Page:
The Blessed Union of Drag and Musicianship

Life and Works of Saint Syndrome

While singing a rousing rendition of “Man, I Feel Like a Woman” to a backing track, Saint Syndrome sat behind the Roland FA-08 keyboard—featuring 88 weighted keys, among other electronic gewgaws and doodads—and introduced herself.

“I’m the smallest—damn it— the lowest bass with the smallest waist: Portland’s only piano playing drag queen.” Neither an ordinary saint nor an ordinary woman, Saint Syndrome is the drag name for local musician Marshall Cuffe.

Some background on Marshall Cuffe is necessary to understand Saint Syndrome: While studying classical piano performance and psychology at Lawrence Conservatory in Appleton, Wisconsin, Cuffe craved an opportunity to combine these subjects with his interest in drag and burlesque culture.

Although RuPaul’s Drag Race was a longtime favorite and inspiration, it was a “smart, critical treatment” of a vintage tune at a show in Chicago that inspired him to combine his training in classical music with his inner queen. Although the details of the show have slipped from memory, the inspiration it instilled in Cuffe—breaking out of the conventional classical piano technique, uniting classical and current music in the same performance and doing it all in a dress and heels—remains.

“I want to push the envelope of appropriate Chopin playing,” Cuffe said. As a classical musician in a recital setting, the expectations are very rigid, Cuffe explained, but the format of drag shows allows for much more freedom of playing style, repertoire and presentation.

“I love bringing people into drag and not having it be something that’s scary,” Cuffe said. The Saint Syndrome show is designed to be a “gateway” into the drag world.

“We’re going to pretend that Pink Martini wrote this for me,” Saint said while introducing Pink Martini’s gender-bending song “Bitty Boppy Betty” at her recent performance at Santé Bar. The microphone boom arm sagged slightly during the first tunes, prompting a bit of banter to accompany Saint’s extempore repair.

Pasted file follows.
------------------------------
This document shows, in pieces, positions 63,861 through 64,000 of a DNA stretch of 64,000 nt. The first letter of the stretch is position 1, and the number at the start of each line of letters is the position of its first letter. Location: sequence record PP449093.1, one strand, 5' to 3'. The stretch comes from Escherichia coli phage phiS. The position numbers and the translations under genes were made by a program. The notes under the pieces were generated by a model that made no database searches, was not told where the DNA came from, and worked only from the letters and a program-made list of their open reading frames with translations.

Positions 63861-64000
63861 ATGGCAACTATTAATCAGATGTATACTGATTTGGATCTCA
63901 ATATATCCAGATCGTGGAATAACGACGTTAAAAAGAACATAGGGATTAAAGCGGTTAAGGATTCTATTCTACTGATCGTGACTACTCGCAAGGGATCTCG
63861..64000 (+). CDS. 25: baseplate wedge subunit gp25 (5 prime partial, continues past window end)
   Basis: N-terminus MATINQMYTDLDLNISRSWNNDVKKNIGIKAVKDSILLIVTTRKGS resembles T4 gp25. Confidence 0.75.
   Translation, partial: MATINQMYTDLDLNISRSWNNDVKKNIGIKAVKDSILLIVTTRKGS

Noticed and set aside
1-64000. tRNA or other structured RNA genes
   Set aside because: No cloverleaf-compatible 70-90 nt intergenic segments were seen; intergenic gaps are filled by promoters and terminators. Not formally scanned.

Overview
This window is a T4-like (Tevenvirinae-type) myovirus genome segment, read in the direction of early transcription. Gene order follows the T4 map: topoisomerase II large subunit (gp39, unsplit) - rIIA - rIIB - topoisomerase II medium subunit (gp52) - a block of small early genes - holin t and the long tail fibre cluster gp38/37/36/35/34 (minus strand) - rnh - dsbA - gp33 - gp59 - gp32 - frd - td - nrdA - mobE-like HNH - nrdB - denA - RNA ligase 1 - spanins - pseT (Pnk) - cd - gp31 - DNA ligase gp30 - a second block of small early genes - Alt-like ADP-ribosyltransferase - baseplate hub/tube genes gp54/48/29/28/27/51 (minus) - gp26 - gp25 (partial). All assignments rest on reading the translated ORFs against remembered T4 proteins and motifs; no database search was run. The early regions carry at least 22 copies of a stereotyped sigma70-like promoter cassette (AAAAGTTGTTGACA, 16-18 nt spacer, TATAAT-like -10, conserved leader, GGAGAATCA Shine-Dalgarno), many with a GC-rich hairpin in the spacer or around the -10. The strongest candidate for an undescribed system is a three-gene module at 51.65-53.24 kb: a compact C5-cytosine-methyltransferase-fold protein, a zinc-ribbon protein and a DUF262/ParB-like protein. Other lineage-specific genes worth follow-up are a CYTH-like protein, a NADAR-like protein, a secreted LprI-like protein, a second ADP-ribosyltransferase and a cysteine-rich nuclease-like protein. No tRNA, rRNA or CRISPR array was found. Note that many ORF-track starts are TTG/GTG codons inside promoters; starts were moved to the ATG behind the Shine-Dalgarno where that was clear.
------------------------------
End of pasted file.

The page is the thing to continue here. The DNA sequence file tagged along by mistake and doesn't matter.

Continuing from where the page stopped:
Quips easily find themselves worked into Miss Syndrome’s performances—her sense of humor, an element not confined to her onstage banter, but a necessary mechanism for the songs she revises. She considers her reimagining of Billy Joel’s “Piano Man” as “Piano Queen”—which lyrically describes and playfully chaffs queer culture—to be one of her signature tunes. “She’s really playing, I know,” Saint said in mock self-commentary during an instrumental interlude.

The next three numbers formed what Saint called a “sad sandwich”—the gaiety of “I Feel Pretty” from Bernstein’s West Side Story, the filling between the pathos bread of “Pretty Funny” from Dogfight and Funny Girl’s title track. “Pretty Funny” resonates with Saint because in general, performing “sometimes feels empty because you’re wearing a full-body mask, and it’s hard to separate that from who you are.” Her face is included in this full body mask when it comes to her tackles of “Funny Girl,” which Saint remarks as part of her affinity for Barbra Streisand. “Barbra and I share a nose—deep connection there.”

As if the variety of Saint’s first set wasn’t proof enough, her second set further demonstrated the eclecticism in her crafted repertoire. After opening with “Poisoning Pigeons in the Park,” Tom Lehrer’s satirical paean to springtime avian population control, Chopin’s “Nocturne in Eb Major (Op. 9 No. 2)” and a medley of sardonically triumphant self-referential showbiz songs from the musical Applause followed.

She’s got a bit of everything on her performative docket, pulling motley tracks out of her magic discographical bag like Mary Poppins—a raucous take on the Garth Brooks barroom sing-along classic “Friends in Low Places” took on a different meaning in drag, rather than a honky-tonk setting.

For her closing track, she took a different, less waggish turn. Striking a somber note, Saint said, “This is my benediction, this is my goodbye,” before performing the Rodgers and Hart classic “Where or When.”

“I love you all, thank you” were the last utterances she left the audience with.

That final doleful tune and parting expression of gratitude closed a show evoking everything from the silly to the dark to the self-deprecating to the transcendent. Saint Syndrome appeals to those who are unfamiliar with drag culture and performance, longtime drag devotees interested in seeing live music and anyone interested in a broad and catholic musical taste. Support our local musicians and artists, especially those blazing their own trails.

Saint Syndrome’s next performance is at 8:30 p.m. on April 27 at Santé. There is no cover charge. Visit for more information.